FBI Hears Brownsville, PA Police Issues

From The Herald-Standard Newspaper of Uniontown, PA, June 3, 2013

The FBI has confirmed it has received a request for an investigation into the borough police department but would not say whether an investigation is taking place.

Kelly Kochamba, a spokeswoman for the FBI office in Pittsburgh, said the agency couldn’t comment further.

Borough Councilman John Hosler said he filed a request with the FBI last month, calling for an investigation of the police department. Pornography also was found on one of the borough computers, he said.

Council approved the request for an investigation last month during its meeting, with Councilman Ross Swords Jr., public safety committee chairman, voting against it. Council members Charlie Perkins and Tracy Sheehan Zivkovich were absent from the meeting.

In recent months, residents have voiced complaints at council meetings, expressing their disapproval of police department operations.

Since February, Albert DeSalvo has attended every council meeting, demanding answers as to why he said he was “brutally attacked” by an officer after making a sarcastic remark during an investigation.

Angela Perkins addressed council in April, explaining that she was upset with the way her son was treated during the time of his arrest. Although she warned the officer that her son is prone to seizures, she said the officer hit her son’s head off the wall three times. Choke marks also were found on his neck following the alleged altercation, she said.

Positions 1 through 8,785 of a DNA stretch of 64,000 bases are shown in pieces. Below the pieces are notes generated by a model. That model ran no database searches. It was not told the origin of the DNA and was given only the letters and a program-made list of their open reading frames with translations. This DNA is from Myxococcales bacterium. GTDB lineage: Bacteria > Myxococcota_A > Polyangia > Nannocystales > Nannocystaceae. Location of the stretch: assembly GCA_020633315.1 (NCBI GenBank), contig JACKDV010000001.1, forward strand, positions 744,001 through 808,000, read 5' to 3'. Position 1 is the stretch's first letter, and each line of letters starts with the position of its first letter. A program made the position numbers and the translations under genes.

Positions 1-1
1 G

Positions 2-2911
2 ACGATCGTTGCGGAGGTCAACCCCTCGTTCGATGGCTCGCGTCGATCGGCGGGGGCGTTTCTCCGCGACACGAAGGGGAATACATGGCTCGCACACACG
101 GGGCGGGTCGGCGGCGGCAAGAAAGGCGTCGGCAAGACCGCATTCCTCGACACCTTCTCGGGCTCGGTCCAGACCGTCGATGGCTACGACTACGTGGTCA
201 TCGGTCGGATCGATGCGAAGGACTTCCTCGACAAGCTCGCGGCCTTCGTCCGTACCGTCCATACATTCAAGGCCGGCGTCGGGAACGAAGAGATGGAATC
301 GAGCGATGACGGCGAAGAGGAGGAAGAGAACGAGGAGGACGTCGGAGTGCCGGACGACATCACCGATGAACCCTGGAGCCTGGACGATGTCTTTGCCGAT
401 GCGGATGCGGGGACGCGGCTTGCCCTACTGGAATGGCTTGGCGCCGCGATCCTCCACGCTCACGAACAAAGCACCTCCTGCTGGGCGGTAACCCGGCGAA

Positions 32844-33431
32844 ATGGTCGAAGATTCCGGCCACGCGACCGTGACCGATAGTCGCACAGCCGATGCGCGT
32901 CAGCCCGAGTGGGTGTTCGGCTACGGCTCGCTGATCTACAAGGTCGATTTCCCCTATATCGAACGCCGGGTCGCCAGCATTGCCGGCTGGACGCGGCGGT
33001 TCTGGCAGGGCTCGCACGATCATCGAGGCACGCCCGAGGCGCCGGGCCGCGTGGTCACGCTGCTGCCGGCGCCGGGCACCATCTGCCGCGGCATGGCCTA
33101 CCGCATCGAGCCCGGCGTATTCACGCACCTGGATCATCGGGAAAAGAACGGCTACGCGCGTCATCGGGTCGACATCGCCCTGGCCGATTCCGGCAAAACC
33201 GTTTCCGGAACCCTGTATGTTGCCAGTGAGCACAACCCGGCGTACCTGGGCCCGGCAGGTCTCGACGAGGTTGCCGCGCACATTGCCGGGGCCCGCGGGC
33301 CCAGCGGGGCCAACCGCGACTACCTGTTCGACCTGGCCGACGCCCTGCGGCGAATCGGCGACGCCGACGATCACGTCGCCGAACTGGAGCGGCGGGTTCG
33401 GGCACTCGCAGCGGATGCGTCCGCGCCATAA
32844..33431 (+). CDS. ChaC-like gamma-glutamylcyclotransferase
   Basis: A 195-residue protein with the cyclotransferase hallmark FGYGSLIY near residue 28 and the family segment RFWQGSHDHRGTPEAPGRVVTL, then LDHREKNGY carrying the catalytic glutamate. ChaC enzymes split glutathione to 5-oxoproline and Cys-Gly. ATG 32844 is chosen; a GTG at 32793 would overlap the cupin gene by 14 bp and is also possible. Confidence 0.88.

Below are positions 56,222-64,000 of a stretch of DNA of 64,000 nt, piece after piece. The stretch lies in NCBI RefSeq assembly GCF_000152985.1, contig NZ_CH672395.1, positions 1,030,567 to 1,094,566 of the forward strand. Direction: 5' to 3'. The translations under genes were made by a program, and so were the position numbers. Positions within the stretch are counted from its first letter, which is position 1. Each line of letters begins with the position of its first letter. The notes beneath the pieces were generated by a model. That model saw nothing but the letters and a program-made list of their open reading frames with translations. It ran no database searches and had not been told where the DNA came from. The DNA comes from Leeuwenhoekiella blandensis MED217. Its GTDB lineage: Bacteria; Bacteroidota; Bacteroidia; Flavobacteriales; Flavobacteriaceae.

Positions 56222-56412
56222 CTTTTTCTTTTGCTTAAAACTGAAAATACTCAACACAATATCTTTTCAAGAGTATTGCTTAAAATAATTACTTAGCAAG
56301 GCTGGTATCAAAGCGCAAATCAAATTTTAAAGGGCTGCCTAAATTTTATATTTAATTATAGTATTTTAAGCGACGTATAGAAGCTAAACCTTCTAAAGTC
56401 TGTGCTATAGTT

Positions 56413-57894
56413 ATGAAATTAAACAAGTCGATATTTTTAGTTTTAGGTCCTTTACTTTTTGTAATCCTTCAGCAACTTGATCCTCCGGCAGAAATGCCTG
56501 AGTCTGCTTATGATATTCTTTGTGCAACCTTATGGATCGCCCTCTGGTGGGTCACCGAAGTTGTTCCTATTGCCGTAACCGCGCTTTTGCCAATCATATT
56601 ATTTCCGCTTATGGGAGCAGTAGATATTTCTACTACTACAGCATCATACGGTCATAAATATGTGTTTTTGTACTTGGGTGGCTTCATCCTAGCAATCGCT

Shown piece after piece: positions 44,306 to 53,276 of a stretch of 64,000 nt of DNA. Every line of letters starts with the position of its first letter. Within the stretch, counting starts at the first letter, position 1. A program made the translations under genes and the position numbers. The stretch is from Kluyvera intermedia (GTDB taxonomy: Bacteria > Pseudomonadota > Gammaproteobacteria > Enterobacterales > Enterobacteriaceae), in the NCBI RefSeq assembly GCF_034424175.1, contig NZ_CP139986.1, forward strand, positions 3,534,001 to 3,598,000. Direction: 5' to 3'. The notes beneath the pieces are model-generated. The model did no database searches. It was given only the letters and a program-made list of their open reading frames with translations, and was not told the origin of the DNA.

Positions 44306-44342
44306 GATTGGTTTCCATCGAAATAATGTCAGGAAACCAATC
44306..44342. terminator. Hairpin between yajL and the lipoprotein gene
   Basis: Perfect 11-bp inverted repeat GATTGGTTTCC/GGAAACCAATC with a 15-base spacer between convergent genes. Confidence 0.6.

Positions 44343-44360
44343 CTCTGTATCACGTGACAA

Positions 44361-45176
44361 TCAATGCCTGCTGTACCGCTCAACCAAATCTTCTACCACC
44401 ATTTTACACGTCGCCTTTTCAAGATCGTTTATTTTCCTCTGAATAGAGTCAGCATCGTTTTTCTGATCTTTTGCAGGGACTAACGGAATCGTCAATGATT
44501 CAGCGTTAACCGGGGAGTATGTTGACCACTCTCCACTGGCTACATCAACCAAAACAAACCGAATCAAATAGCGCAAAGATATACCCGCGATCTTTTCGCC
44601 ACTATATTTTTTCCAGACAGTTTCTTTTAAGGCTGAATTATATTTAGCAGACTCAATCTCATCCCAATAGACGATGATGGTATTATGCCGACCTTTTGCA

In addition to those who were directly affected by the alleged incidents, residents such as Tyrone Smith encouraged council to take the complaints more seriously and refer to previous council meeting minutes that lists the complaints.

More than 30 complaints have been filed in the last two months from people who wish to speak to the FBI, Hosler said

Disciplinary action, however, can’t be taken if proper procedure isn’t followed, according to council President Jack Lawver. Residents need to prepare a written complaint to provide to police Chief Stan Jablonsky, who would turn it over to the mayor. From there, the police committee would review it before council addresses it, Lawver said.

As of Wednesday, Lawver said only six written complaints have been filed about the police department since 2010. The most recent complaint was filed within the last month.

“That is all spelled out in the union contract,” he said. “Nothing has been followed. When you are dealing with a bargaining agreement, you can’t bypass and step or you’re wasting your time.”


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